The family of a man killed by Seattle police is calling for a federal investigation of the shooting. They also want to overturn a state law that makes it difficult to prosecute police officers who use unjustified deadly force.

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The family of a man killed by Seattle police in February is calling for an investigation by the FBI and the U.S. Department of Justice, claiming new evidence supports their suspicions that the gun found in the car where Che Taylor was killed was planted by police.

They were joined at a raucous news conference Wednesday at Seattle City Hall by relatives of several others who have been shot and killed by police to announce a coalition to push an initiative that would change state law and make it easier to criminally prosecute police officers who kill in the line of duty.

Seattle Police dashcam video shows the fatal shooting of Che Taylor on February 26, 2016. (Courtesy of Seattle Police Department)

That law was the focus of a Seattle Times special project, “Shielded by the Law,” which examined 213 police killings statewide, and use-of-force statutes around the country. The investigation concluded Washington has the most restrictive statute governing police use of deadly force in the U.S., and requires a prosecutor to prove malice and a lack of good faith by the officer in order to charge.

Initiative 873 is named the “John T. Williams Bill” in memory of the First Nations woodcarver killed by a Seattle police officer in 2011 while carrying a pocketknife. The officer, Ian Birk, resigned and was never prosecuted, with King County Prosecutor Dan Satterberg saying Washington’s law stood in his way.

Shielded by the Law

Killings by police have surged over the past decade in Washington. But it’s nearly impossible to criminally charge police in state courts with the illegal use of deadly force on the job. Read our investigation.

Prosecutors have been ambivalent about any need to change the law, and police have opposed it. A bill that would have included much of the same language as Wednesday’s announced initiative was diverted for study at the state Legislature in the face of stiff opposition by police.

The group said it must gather roughly 250,000 signatures by Dec. 30 to place the initiative on the ballot. The coalition claims widespread support from communities from Pasco, where officers shot and killed Antonio Zambrano-Montes in February 2015 for throwing rocks, to Olympia, where two black men were shot by a white officer after he said they assaulted him with a skateboard.

Lisa Hayes, an organizer and activist who drafted the initiative language, said she does not expect difficulty gathering the needed signatures considering the depth of concern in communities of color about police bias and the belief that officers cannot be held accountable.

In the three decades since the law was passed, only one police officer has been criminally charged in state courts with the illegal use of deadly force on the job. In that case, former Everett police Officer Troy Meade was acquitted of second-degree murder in 2010.

If the initiative is successful, Hayes said, the group will look at implementing broader police reforms — such as independent civilian investigations of allegations of police misconduct — through the initiative process.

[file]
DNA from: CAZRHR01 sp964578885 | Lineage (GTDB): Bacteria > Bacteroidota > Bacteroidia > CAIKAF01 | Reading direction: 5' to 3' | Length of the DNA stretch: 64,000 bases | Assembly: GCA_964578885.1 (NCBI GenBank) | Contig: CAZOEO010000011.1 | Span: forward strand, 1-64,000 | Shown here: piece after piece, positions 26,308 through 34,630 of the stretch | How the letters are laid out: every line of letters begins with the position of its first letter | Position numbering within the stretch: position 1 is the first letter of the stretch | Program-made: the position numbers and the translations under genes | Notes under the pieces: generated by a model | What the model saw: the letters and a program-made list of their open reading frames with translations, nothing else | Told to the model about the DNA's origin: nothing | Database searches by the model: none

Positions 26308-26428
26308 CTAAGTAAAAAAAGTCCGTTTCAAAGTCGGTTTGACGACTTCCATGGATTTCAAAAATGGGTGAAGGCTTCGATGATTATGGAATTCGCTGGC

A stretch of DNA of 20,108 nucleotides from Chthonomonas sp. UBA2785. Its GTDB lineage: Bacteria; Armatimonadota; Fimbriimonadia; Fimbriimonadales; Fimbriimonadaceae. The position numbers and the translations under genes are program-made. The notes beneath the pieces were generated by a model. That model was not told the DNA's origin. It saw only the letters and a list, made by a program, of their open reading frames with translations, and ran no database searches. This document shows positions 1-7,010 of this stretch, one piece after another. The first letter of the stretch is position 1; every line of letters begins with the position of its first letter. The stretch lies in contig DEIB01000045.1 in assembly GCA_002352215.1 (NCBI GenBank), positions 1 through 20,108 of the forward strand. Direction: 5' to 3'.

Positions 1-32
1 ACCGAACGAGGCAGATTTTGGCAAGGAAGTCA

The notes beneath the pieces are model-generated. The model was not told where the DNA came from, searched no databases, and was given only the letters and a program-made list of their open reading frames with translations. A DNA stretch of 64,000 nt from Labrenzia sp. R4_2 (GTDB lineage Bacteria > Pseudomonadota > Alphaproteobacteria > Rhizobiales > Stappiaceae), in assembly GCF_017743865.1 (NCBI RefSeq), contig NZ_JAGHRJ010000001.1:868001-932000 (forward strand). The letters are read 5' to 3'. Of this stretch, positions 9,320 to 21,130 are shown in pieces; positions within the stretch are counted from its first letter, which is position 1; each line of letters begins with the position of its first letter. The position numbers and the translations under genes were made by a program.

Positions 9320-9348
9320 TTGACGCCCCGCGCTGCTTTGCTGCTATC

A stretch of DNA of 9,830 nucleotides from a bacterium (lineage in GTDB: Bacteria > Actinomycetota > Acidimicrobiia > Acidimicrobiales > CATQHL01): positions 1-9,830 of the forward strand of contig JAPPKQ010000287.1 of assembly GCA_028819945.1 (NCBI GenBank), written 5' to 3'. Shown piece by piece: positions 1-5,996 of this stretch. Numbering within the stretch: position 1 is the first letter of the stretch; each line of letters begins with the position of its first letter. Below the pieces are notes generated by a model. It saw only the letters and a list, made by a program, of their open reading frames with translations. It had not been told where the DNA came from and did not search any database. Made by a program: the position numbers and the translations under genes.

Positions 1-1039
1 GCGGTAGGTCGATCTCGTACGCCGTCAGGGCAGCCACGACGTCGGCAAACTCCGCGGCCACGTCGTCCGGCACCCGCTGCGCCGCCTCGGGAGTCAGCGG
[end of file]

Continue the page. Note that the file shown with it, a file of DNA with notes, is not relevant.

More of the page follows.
“This is a movement built on heartache,” said James Bible, a Seattle lawyer who said he will be representing the Taylor family at an inquest into the shooting.

Andrè Taylor, the brother of Che Taylor, used the news conference to sharpen his family’s criticism of police. A Seattle Times story revealing that a .45-caliber handgun reportedly found in the car Taylor had been sitting in was first purchased by a former King County sheriff’s deputy “only deepens my suspicions” that the gun was planted by police, he said.

Neither Taylor nor Bible would say they had uncovered any connection between the ex-deputy and the officers involved in shooting Taylor.

The handgun allegedly carried by Taylor when he was fatally shot by police Feb. 21 appears to have been originally purchased by former deputy Daniel J. Murphy in 2013, according to Seattle police records and law-enforcement officials.

Murphy was fired by the Sheriff’s Office last year as a result of an unrelated domestic dispute. He has strongly disputed the claim, saying through an attorney he is the victim of mistaken identity.

The federal Bureau of Alcohol, Tobacco, Firearms and Explosives (ATF) is investigating how a gun apparently purchased by the onetime law-enforcement officer ended up in the hands of Taylor, a felon prohibited from owning a firearm.

The Sheriff’s Office has also opened an internal investigation into the matter.

Taylor, 46, was shot during a confrontation in Northeast Seattle’s Wedgwood neighborhood, captured on a patrol-car video.

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The two officers who fired the shots told investigators they feared for their lives when they saw Taylor reach toward what they believed was a handgun in a holster, according to police records.

The two officers, Michael Spaulding and Scott Miller, in recorded statements, said that shortly before the confrontation, they had seen Taylor carrying the handgun in the holster while they were conducting surveillance on the home of another man suspected of narcotics dealing.

They moved to arrest Taylor after he got out of a parked car occupied by a woman and a man. Taylor was shot at close range as he stood by the car.

Detectives with a warrant later recovered the loaded Springfield Armory XDS .45-caliber pistol from the floorboard of the car after it was impounded, according to police.